How long does it take to learn to read? Judging by the age at which many folks start teaching reading skills, they must think it takes 3-4 years. I would argue that it takes much, much less time than that. It takes about thirty hours. That’s right, only one hour a week for less than one school year, or about 10-15 minutes a day for just over 6 months. Sounds pretty painless, right?
In John Holt’s book, Learning All the Time, he mentions teachers proving this with poor, illiterate adults. Holt argues that reading is not hard to learn IF it is a stress-free environment and there is a loving, supportive adult around. The child’s developmental age must also be considered. Many children will take longer than how long it usually takes to learn to read if they feel stressed. It is vitally important to wait until the child indicates that he is ready for reading. Preschoolers do not need to learn to read. What we need to teach preschoolers does not involve academic skills at all, but sensory-based learning. Right now, though, let’s assume the child begs to learn to read. How long does it take him to learn to read?
Testing how long it takes to learn to read
This figure sounded so ridiculous to me that I set out to prove whether it was true or not. I calculated how long it would take to teach a child to read using one of two reading programs. Now, there are many, many other fine reading programs out there. I have used Learning Language Arts Through Literature from Common Sense Press for all four of my children. For my sons, I supplemented with other programs because of their reading disabilities, but the LLATL formed the core. I did not include it below because their program is not strictly reading. I only wanted to measure how long it takes to learn to read, not learn other language skills. Onward to the analysis!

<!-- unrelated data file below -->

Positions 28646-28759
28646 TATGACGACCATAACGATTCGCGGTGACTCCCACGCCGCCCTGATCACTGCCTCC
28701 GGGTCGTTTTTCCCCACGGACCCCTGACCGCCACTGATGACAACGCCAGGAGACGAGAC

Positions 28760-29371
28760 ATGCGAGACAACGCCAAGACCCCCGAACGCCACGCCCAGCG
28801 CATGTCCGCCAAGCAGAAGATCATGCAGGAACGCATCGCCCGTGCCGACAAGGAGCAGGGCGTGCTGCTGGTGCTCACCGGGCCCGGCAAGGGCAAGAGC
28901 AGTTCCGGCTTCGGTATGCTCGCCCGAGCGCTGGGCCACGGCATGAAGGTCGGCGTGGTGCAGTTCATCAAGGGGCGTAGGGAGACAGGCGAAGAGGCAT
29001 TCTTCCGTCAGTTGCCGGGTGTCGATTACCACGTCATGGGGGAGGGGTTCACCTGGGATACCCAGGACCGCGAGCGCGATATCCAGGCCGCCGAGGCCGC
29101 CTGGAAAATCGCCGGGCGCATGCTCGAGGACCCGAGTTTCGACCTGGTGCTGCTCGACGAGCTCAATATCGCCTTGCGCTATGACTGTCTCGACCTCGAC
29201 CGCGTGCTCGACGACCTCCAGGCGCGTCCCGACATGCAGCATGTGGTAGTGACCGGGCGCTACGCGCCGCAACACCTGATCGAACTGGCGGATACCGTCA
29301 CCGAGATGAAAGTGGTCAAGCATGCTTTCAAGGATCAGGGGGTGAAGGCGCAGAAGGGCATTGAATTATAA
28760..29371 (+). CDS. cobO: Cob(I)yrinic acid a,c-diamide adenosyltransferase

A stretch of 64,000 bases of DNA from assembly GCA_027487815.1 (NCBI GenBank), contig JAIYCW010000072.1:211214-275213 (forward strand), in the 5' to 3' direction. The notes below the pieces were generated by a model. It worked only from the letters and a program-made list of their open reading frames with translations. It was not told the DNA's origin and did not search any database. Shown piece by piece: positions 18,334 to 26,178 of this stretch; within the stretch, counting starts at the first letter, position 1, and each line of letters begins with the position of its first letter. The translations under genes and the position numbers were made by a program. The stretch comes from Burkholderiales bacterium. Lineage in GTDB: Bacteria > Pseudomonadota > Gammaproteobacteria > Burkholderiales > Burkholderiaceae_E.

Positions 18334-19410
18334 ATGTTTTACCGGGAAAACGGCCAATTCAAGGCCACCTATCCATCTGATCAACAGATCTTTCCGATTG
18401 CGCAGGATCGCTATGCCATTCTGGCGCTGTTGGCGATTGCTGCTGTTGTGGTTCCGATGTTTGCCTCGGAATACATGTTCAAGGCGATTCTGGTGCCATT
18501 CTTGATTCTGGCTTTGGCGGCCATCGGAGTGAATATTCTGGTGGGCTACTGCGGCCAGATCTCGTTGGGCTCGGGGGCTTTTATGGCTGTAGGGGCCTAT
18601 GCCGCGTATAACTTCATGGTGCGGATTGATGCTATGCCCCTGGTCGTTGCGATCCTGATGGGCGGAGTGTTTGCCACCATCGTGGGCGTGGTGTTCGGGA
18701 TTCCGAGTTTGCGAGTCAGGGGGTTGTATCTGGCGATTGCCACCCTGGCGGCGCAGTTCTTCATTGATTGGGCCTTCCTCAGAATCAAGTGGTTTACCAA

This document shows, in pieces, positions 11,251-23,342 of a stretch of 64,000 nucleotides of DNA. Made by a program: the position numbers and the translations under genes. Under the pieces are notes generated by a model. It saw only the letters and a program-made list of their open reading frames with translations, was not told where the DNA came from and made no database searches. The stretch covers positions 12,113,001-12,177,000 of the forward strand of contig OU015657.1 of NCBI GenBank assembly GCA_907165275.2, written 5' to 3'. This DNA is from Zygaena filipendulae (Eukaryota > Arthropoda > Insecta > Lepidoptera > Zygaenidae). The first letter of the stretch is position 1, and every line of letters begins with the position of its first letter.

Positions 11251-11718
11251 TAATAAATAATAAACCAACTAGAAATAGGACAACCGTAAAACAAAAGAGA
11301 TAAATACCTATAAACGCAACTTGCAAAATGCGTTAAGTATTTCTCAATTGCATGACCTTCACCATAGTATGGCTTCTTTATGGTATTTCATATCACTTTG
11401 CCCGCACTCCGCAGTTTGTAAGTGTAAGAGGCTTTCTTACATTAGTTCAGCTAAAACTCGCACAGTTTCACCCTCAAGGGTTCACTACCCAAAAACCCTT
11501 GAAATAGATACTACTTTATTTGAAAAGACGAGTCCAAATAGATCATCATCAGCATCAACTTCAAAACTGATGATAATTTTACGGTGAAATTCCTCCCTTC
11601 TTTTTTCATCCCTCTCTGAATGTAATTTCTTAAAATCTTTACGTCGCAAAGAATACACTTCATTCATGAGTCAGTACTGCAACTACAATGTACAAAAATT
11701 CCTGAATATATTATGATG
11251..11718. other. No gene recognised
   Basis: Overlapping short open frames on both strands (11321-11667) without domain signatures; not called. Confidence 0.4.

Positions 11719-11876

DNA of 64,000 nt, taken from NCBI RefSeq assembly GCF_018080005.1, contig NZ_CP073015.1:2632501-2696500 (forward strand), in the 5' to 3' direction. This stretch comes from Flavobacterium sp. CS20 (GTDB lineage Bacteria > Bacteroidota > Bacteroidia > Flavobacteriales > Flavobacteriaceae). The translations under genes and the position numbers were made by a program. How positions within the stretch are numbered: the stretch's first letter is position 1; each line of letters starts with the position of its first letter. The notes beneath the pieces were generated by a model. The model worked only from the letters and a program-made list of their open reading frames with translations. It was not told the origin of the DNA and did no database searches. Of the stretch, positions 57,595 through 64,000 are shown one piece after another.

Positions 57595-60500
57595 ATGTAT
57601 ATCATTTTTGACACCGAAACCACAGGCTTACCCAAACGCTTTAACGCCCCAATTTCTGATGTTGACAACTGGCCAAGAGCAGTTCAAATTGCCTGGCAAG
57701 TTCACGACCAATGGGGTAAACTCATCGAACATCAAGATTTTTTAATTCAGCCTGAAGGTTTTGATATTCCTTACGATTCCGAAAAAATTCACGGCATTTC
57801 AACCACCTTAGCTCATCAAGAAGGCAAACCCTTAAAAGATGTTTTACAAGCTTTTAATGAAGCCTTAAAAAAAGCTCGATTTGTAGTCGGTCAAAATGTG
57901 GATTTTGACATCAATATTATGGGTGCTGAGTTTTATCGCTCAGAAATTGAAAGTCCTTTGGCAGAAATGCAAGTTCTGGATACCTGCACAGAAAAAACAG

First, I looked at Teach Your Child to Read in 100 Easy Lessons by Siegfried Engelmann.
When I started homeschooling, many moms used this simple method to teach their children to read. And, their children did learn to read and read well. The book claims that, if you use take twenty minutes for each lesson, by the end of the book, your child will be reading at a solid second grade level. I looked at the book and the number of lessons. Using some simple math, 1/3 of an hour multiplied by 100 lessons= about 30 hours of instruction.
The next program I looked at was Delightful Reading by Lanaya Gore.
This is a Charlotte Mason based reading program. (They divided this program into three levels since I used it. It seems to me they added more manipulatives and resources that moms used to have to create themselves.) There are forty-six lessons and they recommend spending only ten to fifteen minutes a day doing a lesson, spreading it over multiple days if needed. If each lesson is spread over three days at ten minutes a day, it would take 28 hours to finish the program. Again, upon finishing the program, your child would be reading fluently at a solid second grade level. (I used this with my younger son and my assessment included the current levels 2 and 3 without all the games and cards).
Other reading programs